Society for Social Work and Research

Sixteenth Annual Conference Research That Makes A Difference: Advancing Practice and Shaping Public Policy
11-15 January 2012 I Grand Hyatt Washington I Washington, DC

16963 Emotions and Cognitions As Predictors of Early Adolescent Sexual Behavior In Dominican Youths In New York City and In the Dominican Republic

Saturday, January 14, 2012: 5:00 PM
Constitution E (Grand Hyatt Washington)
* noted as presenting author
Vincent Guilamo-Ramos, PhD, Professor, New York University, New York, NY
Viktor Lushin, MSW, PhD Student, New York University, Brooklyn, NY
Background and purpose: HIV disproportionately affects Dominican youth, both in the US and in the Dominican Republic (DR). Limited research has explained variations in sexual risk behavior within distinct Dominican subgroups. This study examines the relationship between expectancies and emotions as predictors of sexual risk behavior among three groups of Dominican adolescents: those born in New York City, recent immigrants from the DR, and those born and always residing in the DR. The present study explores the role of specific predictors of sexual behavior among Dominican youths embedded in distinct ecological contexts.

Methods: The total sample of 1221 Dominican adolescents from the Bronx (N=1008) and the DR (N=213) were randomly recruited. Data were collected via self-administered questionnaires. Primary measures included sexual behavior, positive and negative expectancies, and positive and negative emotions. The primary analytic method relied on ordinary least squares and logistic regression. Higher order interaction analyses were conducted using product terms to examine the potential moderating effects of gender and migration status.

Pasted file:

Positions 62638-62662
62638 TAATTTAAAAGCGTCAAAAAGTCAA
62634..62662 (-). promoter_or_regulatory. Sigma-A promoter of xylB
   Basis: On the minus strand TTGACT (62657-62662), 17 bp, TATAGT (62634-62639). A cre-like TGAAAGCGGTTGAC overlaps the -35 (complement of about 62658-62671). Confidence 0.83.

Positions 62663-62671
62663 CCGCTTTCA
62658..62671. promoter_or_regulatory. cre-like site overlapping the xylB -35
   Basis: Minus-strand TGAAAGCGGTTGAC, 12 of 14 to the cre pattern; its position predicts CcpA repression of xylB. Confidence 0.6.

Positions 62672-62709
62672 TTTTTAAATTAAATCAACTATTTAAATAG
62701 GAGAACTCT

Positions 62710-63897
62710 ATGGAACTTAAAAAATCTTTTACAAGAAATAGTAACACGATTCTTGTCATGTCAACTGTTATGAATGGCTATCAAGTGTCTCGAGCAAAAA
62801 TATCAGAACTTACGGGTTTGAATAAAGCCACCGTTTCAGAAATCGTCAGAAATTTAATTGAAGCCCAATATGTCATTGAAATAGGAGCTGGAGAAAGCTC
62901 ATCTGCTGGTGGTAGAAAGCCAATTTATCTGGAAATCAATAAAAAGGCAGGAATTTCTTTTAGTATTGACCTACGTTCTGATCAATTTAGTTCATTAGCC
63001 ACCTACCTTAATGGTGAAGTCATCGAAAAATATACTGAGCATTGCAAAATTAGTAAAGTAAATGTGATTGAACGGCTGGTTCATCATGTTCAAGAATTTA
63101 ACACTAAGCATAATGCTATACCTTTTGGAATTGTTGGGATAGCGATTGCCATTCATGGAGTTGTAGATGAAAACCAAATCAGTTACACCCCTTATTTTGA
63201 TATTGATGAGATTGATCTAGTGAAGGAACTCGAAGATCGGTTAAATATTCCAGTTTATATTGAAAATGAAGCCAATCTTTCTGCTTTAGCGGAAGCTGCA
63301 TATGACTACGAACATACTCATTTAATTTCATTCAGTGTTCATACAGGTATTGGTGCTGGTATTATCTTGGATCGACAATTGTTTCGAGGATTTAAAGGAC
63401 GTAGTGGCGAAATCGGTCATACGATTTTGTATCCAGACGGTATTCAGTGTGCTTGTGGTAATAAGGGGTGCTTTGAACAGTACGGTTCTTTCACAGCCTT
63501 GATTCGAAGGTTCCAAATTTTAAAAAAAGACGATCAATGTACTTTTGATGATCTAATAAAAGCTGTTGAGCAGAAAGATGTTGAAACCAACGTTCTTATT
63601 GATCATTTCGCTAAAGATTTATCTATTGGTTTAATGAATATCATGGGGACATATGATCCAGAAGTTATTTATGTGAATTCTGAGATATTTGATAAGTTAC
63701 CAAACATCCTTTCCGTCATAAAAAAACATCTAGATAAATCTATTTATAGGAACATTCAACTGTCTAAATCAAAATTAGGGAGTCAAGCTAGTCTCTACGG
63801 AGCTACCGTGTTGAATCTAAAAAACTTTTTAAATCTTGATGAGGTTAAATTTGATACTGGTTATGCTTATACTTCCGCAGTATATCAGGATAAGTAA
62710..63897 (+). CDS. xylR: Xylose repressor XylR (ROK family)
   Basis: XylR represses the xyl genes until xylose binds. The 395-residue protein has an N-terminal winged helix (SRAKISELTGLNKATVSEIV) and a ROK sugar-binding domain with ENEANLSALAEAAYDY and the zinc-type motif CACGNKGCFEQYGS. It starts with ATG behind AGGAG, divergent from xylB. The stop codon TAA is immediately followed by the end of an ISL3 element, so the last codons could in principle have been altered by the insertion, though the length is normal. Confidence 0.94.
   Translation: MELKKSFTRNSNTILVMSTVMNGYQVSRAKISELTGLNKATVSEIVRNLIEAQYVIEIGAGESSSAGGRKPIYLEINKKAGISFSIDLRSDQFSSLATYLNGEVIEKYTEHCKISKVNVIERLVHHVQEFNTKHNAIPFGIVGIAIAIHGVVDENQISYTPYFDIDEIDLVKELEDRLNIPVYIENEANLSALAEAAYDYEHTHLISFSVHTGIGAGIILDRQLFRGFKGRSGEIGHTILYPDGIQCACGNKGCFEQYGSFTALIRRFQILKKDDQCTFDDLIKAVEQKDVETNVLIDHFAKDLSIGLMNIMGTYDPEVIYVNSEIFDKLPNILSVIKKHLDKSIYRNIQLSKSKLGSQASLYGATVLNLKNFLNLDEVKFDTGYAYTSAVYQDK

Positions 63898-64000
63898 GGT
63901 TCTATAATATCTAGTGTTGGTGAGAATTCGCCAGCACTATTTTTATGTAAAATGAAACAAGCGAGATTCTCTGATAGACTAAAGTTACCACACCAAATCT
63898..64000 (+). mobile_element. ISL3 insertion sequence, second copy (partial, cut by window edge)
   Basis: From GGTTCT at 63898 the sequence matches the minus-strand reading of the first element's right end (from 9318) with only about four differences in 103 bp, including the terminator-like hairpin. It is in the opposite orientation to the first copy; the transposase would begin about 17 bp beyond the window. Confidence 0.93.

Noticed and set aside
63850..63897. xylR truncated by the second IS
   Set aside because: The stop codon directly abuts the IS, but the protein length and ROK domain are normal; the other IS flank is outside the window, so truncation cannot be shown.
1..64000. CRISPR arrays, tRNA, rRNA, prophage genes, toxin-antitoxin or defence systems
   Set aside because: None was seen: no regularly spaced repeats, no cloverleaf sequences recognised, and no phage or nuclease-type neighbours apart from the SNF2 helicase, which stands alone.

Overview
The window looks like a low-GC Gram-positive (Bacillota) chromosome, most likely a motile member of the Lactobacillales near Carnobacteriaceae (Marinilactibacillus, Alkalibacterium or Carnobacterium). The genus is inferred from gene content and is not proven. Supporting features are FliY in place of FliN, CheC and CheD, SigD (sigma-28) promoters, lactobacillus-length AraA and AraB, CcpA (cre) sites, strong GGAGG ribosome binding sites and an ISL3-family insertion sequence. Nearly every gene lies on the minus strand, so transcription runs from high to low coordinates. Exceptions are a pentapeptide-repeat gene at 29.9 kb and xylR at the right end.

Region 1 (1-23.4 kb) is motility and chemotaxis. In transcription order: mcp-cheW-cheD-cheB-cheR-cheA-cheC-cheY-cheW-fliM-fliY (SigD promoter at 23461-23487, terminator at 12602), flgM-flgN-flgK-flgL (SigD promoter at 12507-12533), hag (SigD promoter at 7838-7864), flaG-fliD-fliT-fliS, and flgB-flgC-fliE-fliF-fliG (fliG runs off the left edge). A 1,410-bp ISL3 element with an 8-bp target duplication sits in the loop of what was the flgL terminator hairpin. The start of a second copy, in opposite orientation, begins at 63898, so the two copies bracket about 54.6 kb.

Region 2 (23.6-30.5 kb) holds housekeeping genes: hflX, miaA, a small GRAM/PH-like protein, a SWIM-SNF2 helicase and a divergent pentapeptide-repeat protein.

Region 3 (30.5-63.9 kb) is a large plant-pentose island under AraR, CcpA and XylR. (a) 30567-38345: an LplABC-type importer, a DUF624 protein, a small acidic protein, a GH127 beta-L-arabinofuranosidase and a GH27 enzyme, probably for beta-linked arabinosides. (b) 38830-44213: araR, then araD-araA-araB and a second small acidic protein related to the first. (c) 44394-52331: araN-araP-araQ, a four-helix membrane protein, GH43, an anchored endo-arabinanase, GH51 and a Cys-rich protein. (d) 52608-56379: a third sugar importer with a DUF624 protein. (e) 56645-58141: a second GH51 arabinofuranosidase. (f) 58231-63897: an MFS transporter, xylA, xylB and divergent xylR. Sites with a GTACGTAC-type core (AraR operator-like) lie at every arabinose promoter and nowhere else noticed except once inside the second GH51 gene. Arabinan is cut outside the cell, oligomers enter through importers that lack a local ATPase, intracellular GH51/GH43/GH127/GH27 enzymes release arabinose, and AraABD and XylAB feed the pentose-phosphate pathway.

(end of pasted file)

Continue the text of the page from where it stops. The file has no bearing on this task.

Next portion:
Results: Several interesting results emerged. First, both positive emotions and positive expectancies strongly predicted sexual risk behavior while negative expectancies i.e., acquiring HIV and/or STIs were less predictive. This finding is counter to most adolescent sexual risk reduction programs that emphasize the negative health outcomes of teen sexual behavior. Secondly, migration status was associated with sexual risk behavior. Specifically, Dominican youth born and always residing in the DR demonstrated a tendency towards higher levels of sexual risk behavior. This finding highlights the importance of ecological context in relation to adolescent sexual behavior. In the current study, all the youths share a common Dominican ethnicity, yet differences in sexual behavior were observed as a function of differential exposures to the U.S. and Dominican contexts. Lastly, gender differences were observed in sexual risk behavior such that boys tended to report higher levels of sexual behavior relative to girls and more positive expectancies and emotions. Several notable conditional effects were observed in the above main effects and are discussed within the paper.

Conclusions and Implications: HIV prevention programs targeting Latino, including Dominican, youth tend to focus on negative expectancies such as HIV, STIs, etc. Our results indicate that positive expectancies and positive emotions were more salient in shaping sexual behavior in Dominican youth. This finding has important implications for the development of interventions that target sexual risk behavior among Dominican youths. HIV prevention programs should give higher priority to the constructs related to positive emotions and cognitions, such as relationship considerations. Additionally, our data shifts focus from membership in a specific Latino ethnic nativity and emphasizes contextual exposures and gender as factors shaping sexual risk behaviors. Targeted prevention programs may be needed for youths in distinct contexts, such as in the U.S. and in the DR; and for boys and girls.